"Jeremy" is a song by the American rock band Pearl Jam, with lyrics written by vocalist Eddie Vedder and music written by bassist Jeff Ament. "Jeremy" was released in 1992 as the third single from Pearl Jam's debut album Ten. In 1993, the "Jeremy" video was awarded 4 MTV Video Music Awards, including Best Video of the Year, which made them discuss openly sense of this award.

1990

Swedish Formula 1 driver Marcus Ericsson is born

Marcus Ericsson is a Swedish racing driver currently racing for Sauber in Formula One, where he is contracted to the end of the 2018 season. Ericsson completed the 2013 GP2 season with DAMS and debuted in Formula One in 2014 with Caterham F1.

DJ Zedd is born

Zedd is a Russian-German record producer, DJ, multi-instrumentalist, and songwriter. He primarily produces and performs electro house music, but has diversified his genre and musical style, drawing influences from progressive house, dubstep, and classical music.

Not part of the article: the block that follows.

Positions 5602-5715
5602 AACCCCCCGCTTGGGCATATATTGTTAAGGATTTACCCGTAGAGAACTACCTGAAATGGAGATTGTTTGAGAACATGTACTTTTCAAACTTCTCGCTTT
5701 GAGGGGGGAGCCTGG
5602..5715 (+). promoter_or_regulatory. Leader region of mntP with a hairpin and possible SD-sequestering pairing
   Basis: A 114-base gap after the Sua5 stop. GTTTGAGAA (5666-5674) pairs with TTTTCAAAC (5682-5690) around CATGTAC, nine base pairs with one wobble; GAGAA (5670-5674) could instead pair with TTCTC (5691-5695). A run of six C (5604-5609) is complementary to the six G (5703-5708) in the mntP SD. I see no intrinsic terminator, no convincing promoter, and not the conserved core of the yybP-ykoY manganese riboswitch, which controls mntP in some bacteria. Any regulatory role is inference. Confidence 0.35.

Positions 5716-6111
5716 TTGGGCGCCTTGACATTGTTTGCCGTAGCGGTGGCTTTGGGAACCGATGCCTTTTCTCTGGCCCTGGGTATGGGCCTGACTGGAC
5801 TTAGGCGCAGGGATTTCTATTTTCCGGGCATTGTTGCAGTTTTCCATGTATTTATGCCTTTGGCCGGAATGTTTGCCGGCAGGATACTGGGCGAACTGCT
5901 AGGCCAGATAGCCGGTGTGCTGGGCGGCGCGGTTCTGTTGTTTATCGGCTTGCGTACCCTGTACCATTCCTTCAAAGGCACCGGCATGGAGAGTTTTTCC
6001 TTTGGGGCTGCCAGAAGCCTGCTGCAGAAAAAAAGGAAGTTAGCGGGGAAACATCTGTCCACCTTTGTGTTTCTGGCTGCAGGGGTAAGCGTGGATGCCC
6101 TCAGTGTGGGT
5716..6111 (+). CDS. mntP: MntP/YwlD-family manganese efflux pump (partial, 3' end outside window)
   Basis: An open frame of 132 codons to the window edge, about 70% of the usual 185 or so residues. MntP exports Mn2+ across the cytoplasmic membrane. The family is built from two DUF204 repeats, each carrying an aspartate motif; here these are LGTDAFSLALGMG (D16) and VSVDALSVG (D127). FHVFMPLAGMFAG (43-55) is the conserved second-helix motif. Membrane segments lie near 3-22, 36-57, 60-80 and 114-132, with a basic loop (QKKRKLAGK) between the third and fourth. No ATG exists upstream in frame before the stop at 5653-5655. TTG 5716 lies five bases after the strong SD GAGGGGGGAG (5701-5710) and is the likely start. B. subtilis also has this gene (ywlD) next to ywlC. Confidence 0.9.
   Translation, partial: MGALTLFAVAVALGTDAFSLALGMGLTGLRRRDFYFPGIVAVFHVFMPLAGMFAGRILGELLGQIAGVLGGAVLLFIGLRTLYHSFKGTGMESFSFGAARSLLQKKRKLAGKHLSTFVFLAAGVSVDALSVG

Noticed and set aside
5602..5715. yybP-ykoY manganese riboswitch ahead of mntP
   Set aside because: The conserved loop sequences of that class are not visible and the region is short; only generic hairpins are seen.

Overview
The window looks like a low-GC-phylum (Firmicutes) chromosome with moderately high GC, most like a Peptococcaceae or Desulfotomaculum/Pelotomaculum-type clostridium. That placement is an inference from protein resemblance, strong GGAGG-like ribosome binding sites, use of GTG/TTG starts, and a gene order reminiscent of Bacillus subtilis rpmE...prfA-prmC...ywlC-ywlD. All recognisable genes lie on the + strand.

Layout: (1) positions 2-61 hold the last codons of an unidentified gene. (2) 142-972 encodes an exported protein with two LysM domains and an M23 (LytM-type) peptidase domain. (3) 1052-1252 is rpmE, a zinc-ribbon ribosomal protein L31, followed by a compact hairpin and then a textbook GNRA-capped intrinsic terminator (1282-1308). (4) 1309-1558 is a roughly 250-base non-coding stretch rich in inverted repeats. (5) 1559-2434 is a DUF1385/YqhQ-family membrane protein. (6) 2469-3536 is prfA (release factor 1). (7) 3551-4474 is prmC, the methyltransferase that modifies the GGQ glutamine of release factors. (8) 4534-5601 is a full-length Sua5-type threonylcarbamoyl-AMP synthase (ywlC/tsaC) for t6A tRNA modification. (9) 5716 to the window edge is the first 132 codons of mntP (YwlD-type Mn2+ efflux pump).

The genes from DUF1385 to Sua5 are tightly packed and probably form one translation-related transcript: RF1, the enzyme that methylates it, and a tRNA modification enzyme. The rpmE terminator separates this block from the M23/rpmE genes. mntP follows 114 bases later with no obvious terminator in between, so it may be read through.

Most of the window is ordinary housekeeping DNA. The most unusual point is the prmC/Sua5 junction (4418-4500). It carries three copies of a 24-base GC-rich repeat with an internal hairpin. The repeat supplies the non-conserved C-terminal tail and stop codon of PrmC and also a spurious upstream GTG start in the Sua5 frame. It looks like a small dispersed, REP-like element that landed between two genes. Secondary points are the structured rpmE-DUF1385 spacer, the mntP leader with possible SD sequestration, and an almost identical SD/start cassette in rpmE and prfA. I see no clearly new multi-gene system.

"The Human Rights Now!" world tour is kicked off

Human Rights Now! was a worldwide tour of 20 benefit concerts on behalf of Amnesty International that took place over 6 weeks in 1988. The shows featured Bruce Springsteen and the E Street Band, Sting, Peter Gabriel, Tracy Chapman, and Youssou N'Dour, plus guest artists from each of the countries where concerts were held.

Philipps Company introduces the CD Video

It was a format of optical media disc. It combined the technologies of standard compact disc and LaserDisc. CD Video discs had a distinctive gold colour, to differentiate them from regular silver-coloured audio CDs. This is a characteristic that would later be replicated in HVD, a more advanced disc format.

Titanic Wreckage discovery is announced

First signs of the shipwreck were pieces of debris, found the previous day. The pictures of the wreckage taken by remotely controlled deep-sea vehicle Argo followed soon. RMS Titanic lies at a depth of about 3.8 km; about 600 km south-southeast off the coast of Newfoundland. The ship is broken in two parts.